Scottish fishing industry receives major boost as new immigration rule allows recruitment of foreign deckhands

Scottish fishing industry receives major boost as new immigration rule allows recruitment of foreign deckhands

The Home Office has accepted the Migration Advisory Committee recommendation that deckhands on large fishing vessels, with three or more years of experience using their skills, should be included in the list of occupations eligible for Skilled Worker visas.
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The decision was welcomed by UK Government Minister for Scotland David Duguid who said:

This is good news for the Scottish industry, particularly the demersal – or white fish –fleet, and represents the fruits of close co-operation between Government and industry.

We have listened to concerns that crewing problems have been particularly acute here with some boats unable to fish within 12 miles of the shore because of visa restrictions on their vital deckhands. The new arrangements should quickly ease these difficulties.

Mike Park, Chief Executive of the Scottish White Fish Producers’ Association, said:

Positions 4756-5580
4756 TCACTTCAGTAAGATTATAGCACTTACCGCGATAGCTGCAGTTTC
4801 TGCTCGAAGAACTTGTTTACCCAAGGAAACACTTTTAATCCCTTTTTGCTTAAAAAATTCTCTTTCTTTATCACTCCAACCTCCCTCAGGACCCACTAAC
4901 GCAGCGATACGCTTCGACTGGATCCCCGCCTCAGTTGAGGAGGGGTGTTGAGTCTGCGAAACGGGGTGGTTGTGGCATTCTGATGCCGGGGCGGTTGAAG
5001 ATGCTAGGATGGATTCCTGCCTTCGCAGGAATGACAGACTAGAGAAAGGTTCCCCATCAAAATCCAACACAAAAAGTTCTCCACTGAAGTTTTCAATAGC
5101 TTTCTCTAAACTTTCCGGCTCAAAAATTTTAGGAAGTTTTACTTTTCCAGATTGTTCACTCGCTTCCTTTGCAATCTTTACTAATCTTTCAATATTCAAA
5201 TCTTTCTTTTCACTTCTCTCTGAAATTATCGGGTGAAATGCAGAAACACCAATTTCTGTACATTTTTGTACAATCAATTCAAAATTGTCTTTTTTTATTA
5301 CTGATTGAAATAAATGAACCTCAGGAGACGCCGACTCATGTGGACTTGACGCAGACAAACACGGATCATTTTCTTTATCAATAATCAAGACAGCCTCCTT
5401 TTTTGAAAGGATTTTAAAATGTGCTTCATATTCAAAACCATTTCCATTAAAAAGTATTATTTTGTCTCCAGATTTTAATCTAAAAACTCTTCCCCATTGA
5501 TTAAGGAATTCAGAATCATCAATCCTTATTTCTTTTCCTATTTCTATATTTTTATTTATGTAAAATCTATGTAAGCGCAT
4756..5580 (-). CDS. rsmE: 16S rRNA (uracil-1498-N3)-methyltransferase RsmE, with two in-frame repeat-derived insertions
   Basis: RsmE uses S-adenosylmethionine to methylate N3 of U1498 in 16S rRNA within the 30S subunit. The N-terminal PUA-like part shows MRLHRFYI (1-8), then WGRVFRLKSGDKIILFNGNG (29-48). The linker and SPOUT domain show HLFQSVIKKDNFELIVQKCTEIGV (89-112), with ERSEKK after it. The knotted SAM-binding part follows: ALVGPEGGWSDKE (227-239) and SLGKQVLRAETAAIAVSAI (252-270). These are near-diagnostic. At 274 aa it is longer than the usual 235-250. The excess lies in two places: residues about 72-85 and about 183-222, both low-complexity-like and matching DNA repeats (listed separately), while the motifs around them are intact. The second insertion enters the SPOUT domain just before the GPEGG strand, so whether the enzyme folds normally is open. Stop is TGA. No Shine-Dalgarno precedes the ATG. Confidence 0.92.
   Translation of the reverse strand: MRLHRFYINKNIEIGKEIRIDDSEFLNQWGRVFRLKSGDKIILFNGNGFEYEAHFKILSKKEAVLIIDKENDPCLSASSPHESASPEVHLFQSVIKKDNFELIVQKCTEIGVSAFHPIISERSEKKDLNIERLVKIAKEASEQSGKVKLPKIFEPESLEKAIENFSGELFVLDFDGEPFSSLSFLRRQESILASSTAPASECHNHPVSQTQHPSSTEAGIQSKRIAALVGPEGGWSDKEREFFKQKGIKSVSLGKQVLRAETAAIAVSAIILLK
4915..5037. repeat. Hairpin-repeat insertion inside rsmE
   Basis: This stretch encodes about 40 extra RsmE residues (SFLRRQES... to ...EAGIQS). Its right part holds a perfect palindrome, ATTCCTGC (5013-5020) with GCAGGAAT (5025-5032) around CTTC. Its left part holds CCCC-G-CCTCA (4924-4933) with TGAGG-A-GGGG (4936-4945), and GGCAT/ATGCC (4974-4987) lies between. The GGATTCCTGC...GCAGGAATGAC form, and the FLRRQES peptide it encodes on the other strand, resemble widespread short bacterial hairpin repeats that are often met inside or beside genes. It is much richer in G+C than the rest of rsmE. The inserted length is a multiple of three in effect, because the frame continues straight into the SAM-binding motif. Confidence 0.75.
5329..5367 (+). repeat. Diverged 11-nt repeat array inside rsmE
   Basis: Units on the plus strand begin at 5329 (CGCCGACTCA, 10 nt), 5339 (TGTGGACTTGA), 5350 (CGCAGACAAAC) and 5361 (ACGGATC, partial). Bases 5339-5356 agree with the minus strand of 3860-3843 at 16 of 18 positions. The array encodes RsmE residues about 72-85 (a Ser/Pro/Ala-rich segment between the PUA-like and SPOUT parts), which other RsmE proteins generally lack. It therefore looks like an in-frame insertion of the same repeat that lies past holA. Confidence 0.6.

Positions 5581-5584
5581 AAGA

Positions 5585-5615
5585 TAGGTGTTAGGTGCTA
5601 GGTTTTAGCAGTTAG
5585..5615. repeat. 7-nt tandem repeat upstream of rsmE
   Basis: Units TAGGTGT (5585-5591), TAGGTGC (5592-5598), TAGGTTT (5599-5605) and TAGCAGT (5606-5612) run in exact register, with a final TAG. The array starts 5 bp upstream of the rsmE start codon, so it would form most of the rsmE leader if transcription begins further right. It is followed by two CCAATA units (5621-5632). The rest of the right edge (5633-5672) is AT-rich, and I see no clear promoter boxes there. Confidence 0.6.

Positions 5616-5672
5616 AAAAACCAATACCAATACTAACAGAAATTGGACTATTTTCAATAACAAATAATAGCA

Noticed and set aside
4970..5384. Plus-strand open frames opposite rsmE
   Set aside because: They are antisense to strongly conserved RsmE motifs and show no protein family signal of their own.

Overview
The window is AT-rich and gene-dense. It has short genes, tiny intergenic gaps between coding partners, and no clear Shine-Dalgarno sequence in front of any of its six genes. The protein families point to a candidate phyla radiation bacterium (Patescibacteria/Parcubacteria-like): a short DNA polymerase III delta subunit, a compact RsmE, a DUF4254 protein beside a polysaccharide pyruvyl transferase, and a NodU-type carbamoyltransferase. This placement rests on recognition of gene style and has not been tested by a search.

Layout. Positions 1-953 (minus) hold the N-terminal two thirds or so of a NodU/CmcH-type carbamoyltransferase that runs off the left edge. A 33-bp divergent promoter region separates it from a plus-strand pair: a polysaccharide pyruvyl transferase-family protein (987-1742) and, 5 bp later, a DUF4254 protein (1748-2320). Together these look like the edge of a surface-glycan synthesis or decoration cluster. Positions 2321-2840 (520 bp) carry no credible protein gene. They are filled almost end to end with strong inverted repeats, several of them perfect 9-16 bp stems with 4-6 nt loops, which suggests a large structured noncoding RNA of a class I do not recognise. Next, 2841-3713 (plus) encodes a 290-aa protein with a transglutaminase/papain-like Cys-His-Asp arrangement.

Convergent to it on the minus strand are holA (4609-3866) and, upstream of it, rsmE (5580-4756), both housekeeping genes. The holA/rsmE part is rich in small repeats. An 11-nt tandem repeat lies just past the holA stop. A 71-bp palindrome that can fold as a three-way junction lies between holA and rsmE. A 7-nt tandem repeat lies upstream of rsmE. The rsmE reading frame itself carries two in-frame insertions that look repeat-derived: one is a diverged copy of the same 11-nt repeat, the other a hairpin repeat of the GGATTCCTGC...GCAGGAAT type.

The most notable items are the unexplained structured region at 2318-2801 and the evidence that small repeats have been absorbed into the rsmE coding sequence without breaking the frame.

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This is something we have been campaigning about for over four years and the industry will find it very useful and supportive. It is of particular significance for vessels operating in the remoter parts of the west of Scotland and helps those vessels who faced problems when forced to operate outside the 12-mile limit, and helps too with landing crew for essential rest periods.

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The change means that although deckhands are not being added to the UK’s Shortage Occupation List (SOL) – which specifies which jobs have insufficient resident workers – they will become eligible for Skilled Worker visas which should make recruitment from abroad easier.

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To qualify, their sponsoring employer must be offering a salary of at least £25,600, in line with other non-shortage occupations. If the deckhand is a ‘new entrant’ (mainly those under the age of 26), a lower salary threshold of £20,480 will apply. In all cases, their pay must also be at least £10.10 per hour. The changes take effect from 6 April.

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